If you really want to see the future take a look at the Fazua Evation, with a battery and motor this system weighs an incredible 4.7kg! The battery only has 250wh, but at 1.3kg you could easily carry a spare in a pack. The really interesting thing about this system though, is the motor and the battery can be removed from the frame, so you really do have two bikes in one.

“I’d like a Bosch bike!” This is what bicycle dealers hear several times a day from new customers – and it’s the biggest mistake you can make when buying an ebike. Sure, the motor is important. However, you don’t buy a car just because of its engine. If you want to be happy with your eMTB in the long term, you have to consider a bike as an overall concept. This group test will help you to find out which bike is best for which type of rider, terrain, and riding style. The motors of the big names in the industry all work extremely well, but differ in their purpose and functionality.


The RideControl Evo display features a button control on the grip and a readout on the stem, giving you control over ride time, distance and cadence. Best of all, it gives you as very accurate percentage readout of how much battery is remaining, so no excuses for running out of juice! The five rides mode are Eco, Basic, Active, Sport and Power and there’s also a walk assist button.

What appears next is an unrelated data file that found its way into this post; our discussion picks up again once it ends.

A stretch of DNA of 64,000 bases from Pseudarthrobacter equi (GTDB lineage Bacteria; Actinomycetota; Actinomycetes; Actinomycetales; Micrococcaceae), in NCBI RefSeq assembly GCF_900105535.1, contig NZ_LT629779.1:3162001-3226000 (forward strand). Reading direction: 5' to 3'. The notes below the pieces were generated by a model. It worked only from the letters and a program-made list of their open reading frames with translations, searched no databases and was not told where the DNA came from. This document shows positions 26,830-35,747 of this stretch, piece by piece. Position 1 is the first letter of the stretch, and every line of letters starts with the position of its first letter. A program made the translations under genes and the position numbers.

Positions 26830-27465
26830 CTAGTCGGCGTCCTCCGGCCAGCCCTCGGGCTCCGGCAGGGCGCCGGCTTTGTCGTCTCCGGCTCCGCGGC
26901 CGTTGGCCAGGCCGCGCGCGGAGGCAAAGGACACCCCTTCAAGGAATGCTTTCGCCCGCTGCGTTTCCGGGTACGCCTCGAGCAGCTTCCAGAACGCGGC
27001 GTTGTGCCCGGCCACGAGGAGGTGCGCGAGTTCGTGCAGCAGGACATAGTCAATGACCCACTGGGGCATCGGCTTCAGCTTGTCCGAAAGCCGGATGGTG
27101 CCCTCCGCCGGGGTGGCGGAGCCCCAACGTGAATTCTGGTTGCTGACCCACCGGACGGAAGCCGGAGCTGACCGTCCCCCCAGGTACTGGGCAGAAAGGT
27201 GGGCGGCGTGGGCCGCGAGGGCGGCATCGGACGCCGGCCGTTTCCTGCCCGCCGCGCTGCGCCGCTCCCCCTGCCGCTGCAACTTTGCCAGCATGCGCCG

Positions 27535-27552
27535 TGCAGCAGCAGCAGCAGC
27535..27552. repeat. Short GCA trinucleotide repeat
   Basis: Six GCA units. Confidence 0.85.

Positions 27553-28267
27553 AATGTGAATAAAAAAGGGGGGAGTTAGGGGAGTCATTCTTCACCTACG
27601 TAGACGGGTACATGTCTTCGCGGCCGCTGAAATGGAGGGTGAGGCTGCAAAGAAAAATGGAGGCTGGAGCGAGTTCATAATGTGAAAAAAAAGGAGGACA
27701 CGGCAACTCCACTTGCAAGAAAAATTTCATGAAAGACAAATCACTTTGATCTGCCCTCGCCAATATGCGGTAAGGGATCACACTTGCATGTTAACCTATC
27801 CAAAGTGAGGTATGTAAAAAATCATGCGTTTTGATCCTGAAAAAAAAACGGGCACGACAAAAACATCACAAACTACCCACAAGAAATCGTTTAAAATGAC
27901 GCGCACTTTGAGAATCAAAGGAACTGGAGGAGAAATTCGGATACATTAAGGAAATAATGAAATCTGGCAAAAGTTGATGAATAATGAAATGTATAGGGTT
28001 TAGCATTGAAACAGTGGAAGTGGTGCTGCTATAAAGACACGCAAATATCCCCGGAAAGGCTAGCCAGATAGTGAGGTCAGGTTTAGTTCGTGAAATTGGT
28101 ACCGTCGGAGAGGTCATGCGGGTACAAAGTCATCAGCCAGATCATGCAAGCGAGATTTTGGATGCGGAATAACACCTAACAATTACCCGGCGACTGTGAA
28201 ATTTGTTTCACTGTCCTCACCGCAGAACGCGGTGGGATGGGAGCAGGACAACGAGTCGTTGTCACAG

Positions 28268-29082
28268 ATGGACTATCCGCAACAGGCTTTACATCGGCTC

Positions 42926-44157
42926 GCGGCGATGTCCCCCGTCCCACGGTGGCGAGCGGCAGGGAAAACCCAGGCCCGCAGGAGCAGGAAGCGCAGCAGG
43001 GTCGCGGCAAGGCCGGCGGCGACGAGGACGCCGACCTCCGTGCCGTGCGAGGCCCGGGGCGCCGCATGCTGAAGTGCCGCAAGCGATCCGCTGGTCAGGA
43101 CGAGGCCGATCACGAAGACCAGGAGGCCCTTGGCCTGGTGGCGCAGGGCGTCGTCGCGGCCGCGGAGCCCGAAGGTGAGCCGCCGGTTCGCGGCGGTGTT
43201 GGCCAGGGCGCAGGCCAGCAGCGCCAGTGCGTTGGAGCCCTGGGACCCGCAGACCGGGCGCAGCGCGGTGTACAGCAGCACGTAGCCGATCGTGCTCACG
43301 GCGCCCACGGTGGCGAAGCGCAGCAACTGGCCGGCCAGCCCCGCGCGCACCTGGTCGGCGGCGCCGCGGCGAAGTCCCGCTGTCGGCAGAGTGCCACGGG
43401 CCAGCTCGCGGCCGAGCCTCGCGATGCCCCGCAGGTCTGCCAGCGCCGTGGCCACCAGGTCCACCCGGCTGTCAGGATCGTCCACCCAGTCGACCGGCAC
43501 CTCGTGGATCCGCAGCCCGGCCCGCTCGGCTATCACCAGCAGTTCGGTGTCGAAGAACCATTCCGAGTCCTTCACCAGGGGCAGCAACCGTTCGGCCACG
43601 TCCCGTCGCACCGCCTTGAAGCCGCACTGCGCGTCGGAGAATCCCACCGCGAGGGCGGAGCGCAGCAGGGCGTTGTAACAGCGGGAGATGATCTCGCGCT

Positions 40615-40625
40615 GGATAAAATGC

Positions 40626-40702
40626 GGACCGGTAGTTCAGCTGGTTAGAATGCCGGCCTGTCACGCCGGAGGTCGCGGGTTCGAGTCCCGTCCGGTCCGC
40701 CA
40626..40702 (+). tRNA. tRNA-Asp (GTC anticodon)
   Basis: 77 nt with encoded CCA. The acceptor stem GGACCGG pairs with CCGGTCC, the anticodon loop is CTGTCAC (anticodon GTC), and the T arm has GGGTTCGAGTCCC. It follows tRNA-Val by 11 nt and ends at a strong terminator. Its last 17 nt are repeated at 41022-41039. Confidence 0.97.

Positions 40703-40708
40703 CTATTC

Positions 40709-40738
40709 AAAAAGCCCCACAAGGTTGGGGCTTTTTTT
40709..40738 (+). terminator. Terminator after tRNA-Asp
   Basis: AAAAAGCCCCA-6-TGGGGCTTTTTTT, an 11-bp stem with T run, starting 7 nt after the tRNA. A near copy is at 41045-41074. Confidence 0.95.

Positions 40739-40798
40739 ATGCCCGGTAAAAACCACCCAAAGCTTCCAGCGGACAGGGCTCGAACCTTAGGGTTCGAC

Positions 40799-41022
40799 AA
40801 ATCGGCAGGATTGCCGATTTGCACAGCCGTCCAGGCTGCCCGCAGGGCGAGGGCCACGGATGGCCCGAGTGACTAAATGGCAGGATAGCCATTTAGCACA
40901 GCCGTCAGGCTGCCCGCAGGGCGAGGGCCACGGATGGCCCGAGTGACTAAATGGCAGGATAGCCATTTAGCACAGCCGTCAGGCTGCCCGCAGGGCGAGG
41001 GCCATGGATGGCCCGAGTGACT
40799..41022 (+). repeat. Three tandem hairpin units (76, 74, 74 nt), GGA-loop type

Cyclocross demands a lot from both bike and rider, and the CruX has been engineered to give the precise and efficient performance needed to win races, and the durability to win them every weekend. The frame's geometry and character has been created with input from some of the world's most accomplished racers, making for an agile, easy-to-shoulder bike that is as fun to ride in a World Cup as it is in the local woods.
The RideControl Evo display features a button control on the grip and a readout on the stem, giving you control over ride time, distance and cadence. Best of all, it gives you as very accurate percentage readout of how much battery is remaining, so no excuses for running out of juice! The five rides mode are Eco, Basic, Active, Sport and Power and there’s also a walk assist button.
The environmental effects involved in recharging the batteries can of course be reduced. The small size of the battery pack on an e-bike, relative to the larger pack used in an electric car, makes them very good candidates for charging via solar power or other renewable energy resources. Sanyo capitalized on this benefit when it set up "solar parking lots", in which e-bike riders can charge their vehicles while parked under photovoltaic panels.[66]
The removable 460 Wh battery is hidden in the downtube, and the custom-built-for-Specialized Brose motor is integrated around the bottom bracket, and develops 250 watts of power. A torque sensor detects when you’re applying pressure to the pedals, and provides assistance when you need it. Aside from the glowing green LEDs indicating charge levels and output settings, there is little indicating this Turbo is anything but a typical mountain bike. 
E-bikes use rechargeable batteries and the lighter ones can travel up to 25 to 32 km/h (16 to 20 mph), depending on local laws, while the more high-powered varieties can often do in excess of 45 km/h (28 mph). In some markets, such as Germany as of 2013, they are gaining in popularity and taking some market share away from conventional bicycles,[1] while in others, such as China as of 2010, they are replacing fossil fuel-powered mopeds and small motorcycles.[2][3]
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